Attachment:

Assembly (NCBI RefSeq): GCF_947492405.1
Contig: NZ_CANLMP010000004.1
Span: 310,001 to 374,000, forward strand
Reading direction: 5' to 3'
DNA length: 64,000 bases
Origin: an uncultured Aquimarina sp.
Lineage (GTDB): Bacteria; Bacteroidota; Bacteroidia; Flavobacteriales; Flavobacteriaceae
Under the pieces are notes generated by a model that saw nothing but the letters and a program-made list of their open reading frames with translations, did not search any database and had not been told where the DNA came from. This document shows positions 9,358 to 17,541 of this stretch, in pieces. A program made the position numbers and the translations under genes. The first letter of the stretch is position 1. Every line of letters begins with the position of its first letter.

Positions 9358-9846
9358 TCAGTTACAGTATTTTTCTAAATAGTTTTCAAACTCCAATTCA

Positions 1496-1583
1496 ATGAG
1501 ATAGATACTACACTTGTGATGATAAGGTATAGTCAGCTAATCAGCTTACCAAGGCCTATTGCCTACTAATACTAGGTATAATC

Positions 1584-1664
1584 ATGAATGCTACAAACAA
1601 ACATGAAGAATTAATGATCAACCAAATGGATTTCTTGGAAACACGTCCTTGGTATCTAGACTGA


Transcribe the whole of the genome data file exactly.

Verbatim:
Assembly (NCBI RefSeq): GCF_947492405.1
Contig: NZ_CANLMP010000004.1
Span: 310,001 to 374,000, forward strand
Reading direction: 5' to 3'
DNA length: 64,000 bases
Origin: an uncultured Aquimarina sp.
Lineage (GTDB): Bacteria; Bacteroidota; Bacteroidia; Flavobacteriales; Flavobacteriaceae
Under the pieces are notes generated by a model that saw nothing but the letters and a program-made list of their open reading frames with translations, did not search any database and had not been told where the DNA came from. This document shows positions 9,358 to 17,541 of this stretch, in pieces. A program made the position numbers and the translations under genes. The first letter of the stretch is position 1. Every line of letters begins with the position of its first letter.

Positions 9358-9846
9358 TCAGTTACAGTATTTTTCTAAATAGTTTTCAAACTCCAATTCA

Positions 1496-1583
1496 ATGAG
1501 ATAGATACTACACTTGTGATGATAAGGTATAGTCAGCTAATCAGCTTACCAAGGCCTATTGCCTACTAATACTAGGTATAATC

Positions 1584-1664
1584 ATGAATGCTACAAACAA
1601 ACATGAAGAATTAATGATCAACCAAATGGATTTCTTGGAAACACGTCCTTGGTATCTAGACTGA